Monday, July 25, 2011

No Brainer

Um ... ya think?

MSNBC has run an article that basically says mothers get more stressed when their children have behavioural disorders. They focus on ADHD, but come on -- your child acts up and all's serene? Not likely, yeah duh.

At least, that was my first thought. Then I thought that hey, maybe someone will see this and possibly take a second look at parents with kids on the spectrum. Because it's all about us, especially at the end of a 14-hour day that saw 130-miles of driving (at increased gas prices), painful copays that further eat at our reduced family income, several hours of appointments with therapists that will give us good insight but sound iffy re: helping our son get more covered services, and repeated meltdowns of both children for assorted reasons.

Oh, and James deciding at the beach, about an hour and a half before his appointments, that he was just going to ignore me and my loud voice and lie down on the wet sand and let the Bay waves wash right over him in his street clothes? Then going boneless when I attempted to physically remove him from the surf? Yeah, I rate that right up there with overly long nightmares about missing trains and running to deliver lost luggage. While my shoes fall off.

That will teach me to not pack a complete backup set of clothes. Ah well, maybe the sandy undies will make him think next time. Yeah, not really counting on that one either.

Anywho, for all you people who've come across this story, there are many parallels, are there not, in parenting and emotional experiences for parents of kids with Autistic Disorder and ADHD? We too operate in "constant vigilance, a high level of energy" when dealing with our children, whether or not they are with us physically. And oh so definitely yes, the CA state and federal budget butcherings to schools and Regional Centers have totally ratcheted up our emotional stress rollercoasters. We are at Defcon 2 and ready to nudge over into Tortured Mode.

Author Dudette, you hesitate to voice an opinion because there are no offical studies done yet on the effects of of state budget cuts on special needs children? Here's all you need: "The effect? I'll tell you the effect! It's pissing me off!" (Who knew that Ghostbusters had so much wisdom?)

Let's see: Less money because I have to quit my job to manage getting services for children + rise in prices + huge cuts in budgets to Regional Center + services being dumped on schools to provide + schools getting less money, their funds raided, and non-repayment of robbed funds + fewer services for our child all way around + way burned out husband + rising costs everywhere + financial institutions getting bailed out for bad behaviour + grandstanding politicians = really pissed off parents who feel like they've been hung out to dry after being as responsible as possible.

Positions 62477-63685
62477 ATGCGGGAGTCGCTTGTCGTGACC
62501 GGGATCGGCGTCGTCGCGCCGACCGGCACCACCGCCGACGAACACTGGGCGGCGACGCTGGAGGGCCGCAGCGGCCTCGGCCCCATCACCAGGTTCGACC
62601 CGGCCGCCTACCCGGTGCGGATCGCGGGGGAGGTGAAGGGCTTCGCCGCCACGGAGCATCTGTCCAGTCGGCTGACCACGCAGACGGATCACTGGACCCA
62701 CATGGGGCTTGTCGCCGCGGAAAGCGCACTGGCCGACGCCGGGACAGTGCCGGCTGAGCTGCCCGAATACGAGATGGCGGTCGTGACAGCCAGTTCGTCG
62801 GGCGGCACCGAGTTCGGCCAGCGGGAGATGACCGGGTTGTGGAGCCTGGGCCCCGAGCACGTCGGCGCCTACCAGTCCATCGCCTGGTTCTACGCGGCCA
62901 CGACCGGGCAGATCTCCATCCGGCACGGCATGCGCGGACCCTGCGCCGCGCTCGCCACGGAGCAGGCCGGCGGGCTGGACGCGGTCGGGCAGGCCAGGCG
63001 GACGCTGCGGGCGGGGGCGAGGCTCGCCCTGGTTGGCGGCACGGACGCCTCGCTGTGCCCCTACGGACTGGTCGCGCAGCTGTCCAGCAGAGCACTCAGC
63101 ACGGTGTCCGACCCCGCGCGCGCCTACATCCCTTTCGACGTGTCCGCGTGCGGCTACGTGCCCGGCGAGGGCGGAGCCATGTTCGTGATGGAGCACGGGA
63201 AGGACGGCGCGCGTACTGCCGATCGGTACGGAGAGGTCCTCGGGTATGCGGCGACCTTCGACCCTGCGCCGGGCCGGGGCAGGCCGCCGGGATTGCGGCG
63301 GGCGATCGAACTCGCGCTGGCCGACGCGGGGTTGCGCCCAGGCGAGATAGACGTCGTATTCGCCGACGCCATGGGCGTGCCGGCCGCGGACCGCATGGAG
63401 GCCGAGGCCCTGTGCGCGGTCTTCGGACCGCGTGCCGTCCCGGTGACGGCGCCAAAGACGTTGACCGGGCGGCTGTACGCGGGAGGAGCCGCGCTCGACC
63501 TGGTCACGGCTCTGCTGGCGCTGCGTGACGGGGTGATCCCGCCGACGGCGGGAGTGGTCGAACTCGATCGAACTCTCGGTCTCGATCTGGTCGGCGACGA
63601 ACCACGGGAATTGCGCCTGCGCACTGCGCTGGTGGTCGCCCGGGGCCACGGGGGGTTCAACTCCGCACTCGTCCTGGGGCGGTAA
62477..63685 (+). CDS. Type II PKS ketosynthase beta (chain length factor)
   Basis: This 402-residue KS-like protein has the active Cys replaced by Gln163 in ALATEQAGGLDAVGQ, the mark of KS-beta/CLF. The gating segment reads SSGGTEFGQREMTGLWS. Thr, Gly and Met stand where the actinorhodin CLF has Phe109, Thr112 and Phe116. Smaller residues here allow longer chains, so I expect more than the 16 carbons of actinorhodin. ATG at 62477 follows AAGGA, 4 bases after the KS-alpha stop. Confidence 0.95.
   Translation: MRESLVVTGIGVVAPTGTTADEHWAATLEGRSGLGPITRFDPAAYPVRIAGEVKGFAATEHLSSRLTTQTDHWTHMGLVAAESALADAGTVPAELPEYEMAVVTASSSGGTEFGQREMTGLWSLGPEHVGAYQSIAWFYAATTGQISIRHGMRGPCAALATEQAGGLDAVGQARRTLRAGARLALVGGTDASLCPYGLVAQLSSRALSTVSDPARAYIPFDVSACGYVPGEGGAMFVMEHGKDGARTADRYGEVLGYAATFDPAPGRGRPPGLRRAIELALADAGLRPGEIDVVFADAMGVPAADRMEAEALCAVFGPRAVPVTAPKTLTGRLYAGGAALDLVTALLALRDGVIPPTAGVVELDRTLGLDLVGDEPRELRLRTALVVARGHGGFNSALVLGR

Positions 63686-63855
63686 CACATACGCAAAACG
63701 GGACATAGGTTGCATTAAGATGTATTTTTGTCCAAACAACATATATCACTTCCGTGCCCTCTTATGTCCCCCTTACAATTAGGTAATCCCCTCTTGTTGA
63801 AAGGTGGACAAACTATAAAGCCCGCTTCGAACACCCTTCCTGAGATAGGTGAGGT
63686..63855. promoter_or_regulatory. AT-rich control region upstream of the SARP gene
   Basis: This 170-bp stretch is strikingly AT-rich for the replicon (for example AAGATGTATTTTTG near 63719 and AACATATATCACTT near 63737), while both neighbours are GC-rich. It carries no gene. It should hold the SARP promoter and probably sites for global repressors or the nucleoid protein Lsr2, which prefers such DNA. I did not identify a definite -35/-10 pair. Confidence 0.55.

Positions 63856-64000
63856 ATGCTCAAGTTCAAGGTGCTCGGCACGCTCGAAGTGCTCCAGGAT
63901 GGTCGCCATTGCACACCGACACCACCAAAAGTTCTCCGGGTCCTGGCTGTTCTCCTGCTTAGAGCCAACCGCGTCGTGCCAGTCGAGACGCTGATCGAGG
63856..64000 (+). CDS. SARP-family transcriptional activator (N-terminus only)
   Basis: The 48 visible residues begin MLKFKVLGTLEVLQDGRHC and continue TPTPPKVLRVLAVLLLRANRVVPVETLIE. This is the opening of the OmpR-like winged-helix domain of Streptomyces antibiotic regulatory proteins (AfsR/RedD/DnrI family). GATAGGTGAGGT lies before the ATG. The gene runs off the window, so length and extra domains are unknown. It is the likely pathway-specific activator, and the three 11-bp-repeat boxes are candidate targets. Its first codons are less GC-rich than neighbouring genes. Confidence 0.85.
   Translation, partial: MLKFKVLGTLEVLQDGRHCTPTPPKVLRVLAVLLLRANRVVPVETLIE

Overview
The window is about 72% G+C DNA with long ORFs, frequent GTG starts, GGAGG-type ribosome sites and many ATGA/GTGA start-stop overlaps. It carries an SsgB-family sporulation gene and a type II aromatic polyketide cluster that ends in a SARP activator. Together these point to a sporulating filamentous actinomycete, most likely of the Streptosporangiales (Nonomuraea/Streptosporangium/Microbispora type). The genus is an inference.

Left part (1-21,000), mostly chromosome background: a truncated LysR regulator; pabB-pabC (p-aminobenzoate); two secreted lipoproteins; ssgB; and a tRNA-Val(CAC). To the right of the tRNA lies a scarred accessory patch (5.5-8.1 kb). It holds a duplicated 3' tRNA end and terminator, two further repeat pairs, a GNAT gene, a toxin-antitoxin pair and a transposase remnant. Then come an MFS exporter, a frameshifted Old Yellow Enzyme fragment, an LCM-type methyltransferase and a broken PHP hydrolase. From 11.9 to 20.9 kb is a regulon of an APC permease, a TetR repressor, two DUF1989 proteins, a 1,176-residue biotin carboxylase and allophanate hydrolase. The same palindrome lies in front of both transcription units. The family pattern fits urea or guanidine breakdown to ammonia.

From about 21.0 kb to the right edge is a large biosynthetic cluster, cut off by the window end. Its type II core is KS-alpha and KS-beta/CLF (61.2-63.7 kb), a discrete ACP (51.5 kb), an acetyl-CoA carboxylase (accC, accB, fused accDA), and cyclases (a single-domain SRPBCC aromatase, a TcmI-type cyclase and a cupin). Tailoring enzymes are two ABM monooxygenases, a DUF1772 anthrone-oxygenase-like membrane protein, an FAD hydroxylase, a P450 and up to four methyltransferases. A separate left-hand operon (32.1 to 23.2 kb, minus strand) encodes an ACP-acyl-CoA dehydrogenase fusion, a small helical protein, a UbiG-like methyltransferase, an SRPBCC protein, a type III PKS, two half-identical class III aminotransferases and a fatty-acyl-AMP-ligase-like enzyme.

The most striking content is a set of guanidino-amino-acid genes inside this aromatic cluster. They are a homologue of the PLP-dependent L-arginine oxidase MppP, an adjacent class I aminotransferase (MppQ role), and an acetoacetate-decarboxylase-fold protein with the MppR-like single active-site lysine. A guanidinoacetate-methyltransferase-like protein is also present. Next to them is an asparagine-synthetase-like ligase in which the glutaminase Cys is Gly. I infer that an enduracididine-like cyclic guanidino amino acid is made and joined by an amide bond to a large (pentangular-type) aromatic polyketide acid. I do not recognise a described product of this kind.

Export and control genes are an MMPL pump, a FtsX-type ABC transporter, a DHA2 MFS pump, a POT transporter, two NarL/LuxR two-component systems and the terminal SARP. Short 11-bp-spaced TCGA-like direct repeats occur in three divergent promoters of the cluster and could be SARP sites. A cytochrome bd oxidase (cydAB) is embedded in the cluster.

I know we're all more stressed these days. I know that not only ADHD and ASD parents are stressing out more and more. Which brings me to this question: What was this article really about?

It almost sounds to me like:
"Oh, parents of kids with special needs are more stressed out that parents of regular needs kids. What a concept. But we'll wait for an official study before we really care."

If this is actually the case, here I am, waving my arms around and yelling:
"Yes! YES, YES, we're REALLY STRESSED already, OK?! Skip the sodding test and help kick some political entropy to lessen the mess. Studying our misery won't help us or our kids as much as sounding out a rally call for change in the way monies are appropriated and services managed in these tough times. Parents and children need some relief and access to services and therapies. If we shut our eyes to this now, it's going to come back and haunt us all years down the road when we have a sizeable percentage of the population who is more dependent for their support because there was a lack of services up front that could have greatly lessened the effects of the disabilities."

Sunday, July 24, 2011

Good Day, Sunshine

James, about 30 seconds after he rolls out of bed:

He's been drawing shapes in colours, and writing their names in black marker. His handwriting is improving, although the letters look more decorative than literal.

Here's what he has to say about his favourite (for now) activity: "I get markers? Oh! Here you are!" (looking at markers in a cupboard door).

Pulls out a chair and squares up to the table: "I sit here and write. I'm BU-sy! Mommy, I'm working."

Work away, little dude. And keep smiling. It makes my morning.

Friday, July 22, 2011

My Autism Team: Winning For Real!

I wanted to give a shout out to a new online community that has been especially designed for those dealing with Autism. It's called My Autism Team and their goal is to help connect parents and families with resources to help those on the Autism Spectrum.

I was lucky enough to participate in brainstorming session and some early site testing. It's now ready for more people to join. Their goal is to have 1000 people enrolled by the end of this weekend.